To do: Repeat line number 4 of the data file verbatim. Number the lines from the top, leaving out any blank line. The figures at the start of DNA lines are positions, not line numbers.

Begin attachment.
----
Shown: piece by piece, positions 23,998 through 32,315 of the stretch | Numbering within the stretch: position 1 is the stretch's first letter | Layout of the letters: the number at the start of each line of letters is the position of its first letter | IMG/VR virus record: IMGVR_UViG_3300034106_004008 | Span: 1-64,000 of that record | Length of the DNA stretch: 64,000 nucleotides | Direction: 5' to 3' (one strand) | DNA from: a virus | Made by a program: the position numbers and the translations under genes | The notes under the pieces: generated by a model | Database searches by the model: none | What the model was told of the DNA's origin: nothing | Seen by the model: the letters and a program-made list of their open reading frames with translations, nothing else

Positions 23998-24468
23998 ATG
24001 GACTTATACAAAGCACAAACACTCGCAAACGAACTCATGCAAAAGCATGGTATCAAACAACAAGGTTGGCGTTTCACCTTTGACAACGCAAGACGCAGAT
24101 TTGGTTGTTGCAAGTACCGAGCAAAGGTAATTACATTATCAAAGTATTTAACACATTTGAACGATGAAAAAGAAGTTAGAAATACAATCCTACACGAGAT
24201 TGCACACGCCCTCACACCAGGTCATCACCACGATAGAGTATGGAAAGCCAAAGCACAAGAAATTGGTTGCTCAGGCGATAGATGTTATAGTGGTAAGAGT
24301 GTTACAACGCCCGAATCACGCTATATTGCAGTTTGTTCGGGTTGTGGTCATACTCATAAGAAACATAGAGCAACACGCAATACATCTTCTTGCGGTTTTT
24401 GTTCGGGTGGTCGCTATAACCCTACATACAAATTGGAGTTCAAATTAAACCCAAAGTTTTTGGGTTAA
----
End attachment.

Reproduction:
24001 GACTTATACAAAGCACAAACACTCGCAAACGAACTCATGCAAAAGCATGGTATCAAACAACAAGGTTGGCGTTTCACCTTTGACAACGCAAGACGCAGAT